Remarks about women cause furore at Harvard


The president of Harvard University has provoked a storm of controversy in the United States after suggesting that biological differences might account for the relatively small number of women making it to the top in science and engineering.

Lawrence Summers, president of Harvard since 2001 and a former Treasury Secretary in the Clinton administration, was speaking last Friday at a conference on women and minorities in science and engineering, held at the National Bureau of Economic Research.

Asked by the conference organisers to be provocative, Summer obliged by putting forward three possible reasons for the small numbers of women making it to the top in science and engineering.

Firstly he suggested, childcare responsibilities made it impossible for many women to work the typical 80-hour weeks that male academics will put in to climb the academic ladder.

Summers also questioned how great a role discrimination played in limiting the number of women teaching science and engineering

But most controversially, he also alluded to research that found that more males achieve the very top and very bottom scores in maths and science tests, suggesting that "research in behavioural genetics is showing that things people attributed to socialization" might have a genetic basis.

Several participants felt that Summers was therefore suggesting that women might not have the same "innate ability" in science as men, leading a number of women to walk out of the talk.

According to The Boston Globe, Massachusetts Institute of Technology biologist Nancy Hopkins said that if she hadn't left, she "would've either blacked out or thrown up."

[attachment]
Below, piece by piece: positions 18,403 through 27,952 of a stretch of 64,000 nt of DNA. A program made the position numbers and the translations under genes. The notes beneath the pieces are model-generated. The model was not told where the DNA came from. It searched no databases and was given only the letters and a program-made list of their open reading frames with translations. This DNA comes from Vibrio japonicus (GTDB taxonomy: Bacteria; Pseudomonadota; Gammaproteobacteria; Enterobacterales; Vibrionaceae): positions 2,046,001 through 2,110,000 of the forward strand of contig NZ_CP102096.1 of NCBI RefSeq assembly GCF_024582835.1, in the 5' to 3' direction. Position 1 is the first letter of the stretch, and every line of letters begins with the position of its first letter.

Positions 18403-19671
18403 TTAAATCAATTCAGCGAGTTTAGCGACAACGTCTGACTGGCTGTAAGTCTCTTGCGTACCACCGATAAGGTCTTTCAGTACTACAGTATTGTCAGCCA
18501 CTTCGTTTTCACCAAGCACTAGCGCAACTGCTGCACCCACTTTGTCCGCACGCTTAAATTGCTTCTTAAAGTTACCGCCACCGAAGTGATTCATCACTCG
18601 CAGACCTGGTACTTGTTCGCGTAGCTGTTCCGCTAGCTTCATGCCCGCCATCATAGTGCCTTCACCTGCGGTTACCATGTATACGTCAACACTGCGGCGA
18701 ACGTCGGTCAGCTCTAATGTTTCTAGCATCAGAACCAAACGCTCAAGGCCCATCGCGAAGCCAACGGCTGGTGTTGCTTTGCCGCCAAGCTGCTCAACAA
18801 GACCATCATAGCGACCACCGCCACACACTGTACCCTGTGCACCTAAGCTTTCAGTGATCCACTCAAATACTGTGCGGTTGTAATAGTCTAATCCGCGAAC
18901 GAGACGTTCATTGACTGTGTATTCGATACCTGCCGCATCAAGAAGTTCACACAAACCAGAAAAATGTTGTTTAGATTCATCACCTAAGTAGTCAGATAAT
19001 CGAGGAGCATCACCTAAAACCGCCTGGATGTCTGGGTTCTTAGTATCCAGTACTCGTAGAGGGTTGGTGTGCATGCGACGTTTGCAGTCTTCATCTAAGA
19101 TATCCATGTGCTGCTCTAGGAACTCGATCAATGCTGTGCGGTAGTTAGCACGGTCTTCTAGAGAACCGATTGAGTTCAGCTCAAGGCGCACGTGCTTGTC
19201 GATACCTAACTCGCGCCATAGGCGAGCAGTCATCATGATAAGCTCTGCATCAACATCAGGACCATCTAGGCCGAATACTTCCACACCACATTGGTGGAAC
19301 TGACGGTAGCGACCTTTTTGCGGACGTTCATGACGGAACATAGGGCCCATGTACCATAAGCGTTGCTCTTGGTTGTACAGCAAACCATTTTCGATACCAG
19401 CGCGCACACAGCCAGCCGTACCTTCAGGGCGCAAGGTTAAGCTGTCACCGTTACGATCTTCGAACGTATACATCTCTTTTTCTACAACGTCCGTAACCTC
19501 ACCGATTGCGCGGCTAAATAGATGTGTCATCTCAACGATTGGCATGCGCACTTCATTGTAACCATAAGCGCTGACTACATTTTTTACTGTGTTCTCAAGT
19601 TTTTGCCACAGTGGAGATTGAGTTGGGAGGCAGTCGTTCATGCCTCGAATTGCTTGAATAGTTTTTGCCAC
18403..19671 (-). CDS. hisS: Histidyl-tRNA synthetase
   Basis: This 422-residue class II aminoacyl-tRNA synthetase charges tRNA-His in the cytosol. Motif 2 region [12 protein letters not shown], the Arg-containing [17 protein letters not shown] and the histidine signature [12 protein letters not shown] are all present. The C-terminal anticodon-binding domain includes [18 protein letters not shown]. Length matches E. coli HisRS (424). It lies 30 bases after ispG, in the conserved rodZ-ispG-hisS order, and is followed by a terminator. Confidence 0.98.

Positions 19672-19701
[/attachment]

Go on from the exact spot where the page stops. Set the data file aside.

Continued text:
Other participants said they could not understand what the fuss was about. Economics professor Claudia Goldin said: "What he said was extremely interesting. As academics, everyone should look under every rock they can find for the answers to difficult problems. Sometimes the rocks are large boulders and sometimes they have scary things under them."

Summers told The New York Times, "I wanted to add some provocation to what I understand to be basically a social science discussion."

In a statement released later, Summers said: "My remarks have been misconstrued as suggesting that women lack the ability to succeed at the highest levels of math and science. I did not say that, nor do I believe it."

In 2002, a government-commissioned report undertaken by a committee of female scientists in Britain found that male-dominated decision making, sexual harassment, pay inequality and an appalling attitude towards work-life balance adds up to "institutionalised sexism" in the science, engineering and technology sectors.

The committe found that women were particularly disadvantaged when they took career breaks to have children because of the need to keep up to date with the latest research and maintain the strong publication record that is essential to a successful research-based career.